There’s more to beekeeping than just the yummy honey! Looking after the busy insects is good for the planet, can improve your mental wellbeing, and really boost your self-esteem. It’s time to uncover what all the buzz is about
My son announced recently, quite unexpectedly, that he wanted to buy some bees.
Now, while this might be considered strange bee-haviour, it is perfectly in-tune with his dream of living a happier, and altogether less stressful existence.
Plans to live in a van with his partner and two children have, for the time being anyway, come to naught, and so acquiring some bees is the latest stop on the road to a more sustainable, healthier, and better-balanced lifestyle.
At first, I must admit, I was a little sceptical, but with my interest piqued, I decided to delve a little deeper and it seems that working with bees, or apiculture to the initiated (the word is derived from the Latin apis meaning bee), really can improve your mental wellbeing and boost self-esteem.
Human interaction with wild bees can be traced back 10,000 years, while beekeeping began domestically in North Africa 9,000 years ago, with pottery vessels being used as crude hives.
Fast-forward to the 21st century, however, and bee numbers are declining rapidly. So much so that 20 May has been declared World Bee Day. Approved by the United Nations, the day offers an opportunity to raise awareness about the threats to bees caused by human activities.
You might have noticed that these last couple of years have been a bit difficult for us humans, too. In fact, 48% of UK adults say the pandemic has negatively affected their wellbeing. Getting outside, taking a moment, and really connecting with nature has become more important than ever.
Research into exactly how interacting with nature can positively affect our mental health is being conducted all the time, but repeated studies show that spending time in our natural surroundings can produce an inner peace and boost self-esteem, helping us to feel good about ourselves, and see things that may be troubling us in a different, more positive light. But what if you could do more than that? What if you could help nature while you were helping yourself, how good would that make you feel?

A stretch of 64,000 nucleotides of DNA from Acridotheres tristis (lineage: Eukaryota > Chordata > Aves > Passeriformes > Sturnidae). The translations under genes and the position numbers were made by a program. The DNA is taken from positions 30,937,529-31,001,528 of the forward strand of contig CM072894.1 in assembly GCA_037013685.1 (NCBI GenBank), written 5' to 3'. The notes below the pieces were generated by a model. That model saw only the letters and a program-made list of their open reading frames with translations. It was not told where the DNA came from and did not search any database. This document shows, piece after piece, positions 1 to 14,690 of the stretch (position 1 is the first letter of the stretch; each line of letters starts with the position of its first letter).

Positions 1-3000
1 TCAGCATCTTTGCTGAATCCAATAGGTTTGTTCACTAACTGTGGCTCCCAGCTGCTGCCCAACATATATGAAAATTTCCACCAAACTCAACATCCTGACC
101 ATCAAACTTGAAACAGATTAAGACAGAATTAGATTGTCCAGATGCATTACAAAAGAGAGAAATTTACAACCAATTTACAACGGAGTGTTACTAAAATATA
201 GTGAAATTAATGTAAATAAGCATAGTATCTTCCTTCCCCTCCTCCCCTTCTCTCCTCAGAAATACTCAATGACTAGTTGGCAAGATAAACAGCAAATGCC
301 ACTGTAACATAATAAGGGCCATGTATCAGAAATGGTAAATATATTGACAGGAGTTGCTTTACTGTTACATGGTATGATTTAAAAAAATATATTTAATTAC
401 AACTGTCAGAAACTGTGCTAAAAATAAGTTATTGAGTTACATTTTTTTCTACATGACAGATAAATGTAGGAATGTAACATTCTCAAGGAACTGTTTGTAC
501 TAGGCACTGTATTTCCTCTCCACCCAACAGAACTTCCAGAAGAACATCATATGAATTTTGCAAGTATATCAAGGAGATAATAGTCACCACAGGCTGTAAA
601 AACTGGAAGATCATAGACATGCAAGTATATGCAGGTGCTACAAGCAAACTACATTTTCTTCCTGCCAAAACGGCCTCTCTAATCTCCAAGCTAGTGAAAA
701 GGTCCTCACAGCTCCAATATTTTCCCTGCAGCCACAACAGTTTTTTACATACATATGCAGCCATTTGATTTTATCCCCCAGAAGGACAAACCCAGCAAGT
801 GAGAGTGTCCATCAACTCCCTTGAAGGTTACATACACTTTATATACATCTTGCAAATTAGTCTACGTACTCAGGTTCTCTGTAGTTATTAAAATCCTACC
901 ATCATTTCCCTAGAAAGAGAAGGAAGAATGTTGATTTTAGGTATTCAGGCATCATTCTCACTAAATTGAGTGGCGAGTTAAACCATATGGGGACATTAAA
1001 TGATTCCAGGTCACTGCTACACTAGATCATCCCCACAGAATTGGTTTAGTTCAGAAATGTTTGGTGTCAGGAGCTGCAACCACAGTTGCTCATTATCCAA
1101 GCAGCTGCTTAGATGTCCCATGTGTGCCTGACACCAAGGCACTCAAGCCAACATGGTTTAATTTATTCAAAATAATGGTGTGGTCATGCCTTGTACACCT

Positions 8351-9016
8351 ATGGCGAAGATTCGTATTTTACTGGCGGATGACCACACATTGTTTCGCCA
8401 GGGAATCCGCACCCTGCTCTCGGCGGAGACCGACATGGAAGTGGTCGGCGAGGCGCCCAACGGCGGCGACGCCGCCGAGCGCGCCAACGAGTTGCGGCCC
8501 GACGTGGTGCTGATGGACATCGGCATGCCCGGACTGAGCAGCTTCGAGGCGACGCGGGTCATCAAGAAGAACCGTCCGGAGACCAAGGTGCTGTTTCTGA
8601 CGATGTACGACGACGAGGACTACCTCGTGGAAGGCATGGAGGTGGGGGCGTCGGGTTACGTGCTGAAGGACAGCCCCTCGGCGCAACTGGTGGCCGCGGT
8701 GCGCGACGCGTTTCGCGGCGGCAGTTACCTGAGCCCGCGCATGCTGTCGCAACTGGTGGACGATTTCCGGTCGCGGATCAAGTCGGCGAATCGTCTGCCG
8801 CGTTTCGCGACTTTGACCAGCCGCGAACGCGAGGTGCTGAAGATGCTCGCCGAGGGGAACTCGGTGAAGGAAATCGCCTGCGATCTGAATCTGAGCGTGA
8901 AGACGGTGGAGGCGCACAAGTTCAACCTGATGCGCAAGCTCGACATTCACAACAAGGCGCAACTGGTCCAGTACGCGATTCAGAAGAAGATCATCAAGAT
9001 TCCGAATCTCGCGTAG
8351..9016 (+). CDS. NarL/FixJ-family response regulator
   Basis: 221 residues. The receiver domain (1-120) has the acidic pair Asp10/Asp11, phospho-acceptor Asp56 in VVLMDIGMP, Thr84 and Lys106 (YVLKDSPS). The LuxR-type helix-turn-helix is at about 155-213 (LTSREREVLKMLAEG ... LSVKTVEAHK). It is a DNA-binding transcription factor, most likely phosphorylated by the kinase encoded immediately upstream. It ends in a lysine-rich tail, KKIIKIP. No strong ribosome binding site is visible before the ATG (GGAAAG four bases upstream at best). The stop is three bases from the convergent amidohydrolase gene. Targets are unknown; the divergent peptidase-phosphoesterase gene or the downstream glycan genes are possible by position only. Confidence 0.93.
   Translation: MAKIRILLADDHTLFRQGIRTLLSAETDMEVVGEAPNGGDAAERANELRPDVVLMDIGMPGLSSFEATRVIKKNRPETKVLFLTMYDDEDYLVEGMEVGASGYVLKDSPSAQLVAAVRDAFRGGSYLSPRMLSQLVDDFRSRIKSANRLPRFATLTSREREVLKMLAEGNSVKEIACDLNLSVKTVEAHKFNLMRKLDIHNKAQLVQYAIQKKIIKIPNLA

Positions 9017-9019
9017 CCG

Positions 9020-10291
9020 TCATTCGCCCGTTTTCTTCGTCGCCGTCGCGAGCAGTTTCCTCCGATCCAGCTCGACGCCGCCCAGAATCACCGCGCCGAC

But why should I care about bees? I hear you ask. Well, according to Friends of the Earth, bees help produce around one-third of our food supply, provide us with half of the world’s fibres, oils, and other minerals, provide food for wildlife, aid us in developing medicines, and contribute to the prevention of soil erosion. Quite a list!
Catherine Howell is co-director of Barefoot Kitchen CIC (Community Interest Company), a social enterprise based in Middlesbrough, in North Yorkshire, that delivers “plot to plate projects for people, places and the planet”. She is passionate about creating beautiful spaces for others to enjoy, and is a keen advocate of community activism.
Catherine and her small team (who operate on a co-operative basis) deliver projects that link the outdoors with wellbeing, and were instrumental in launching the successful ‘Buzz-in Boro’ campaign from 2020–21.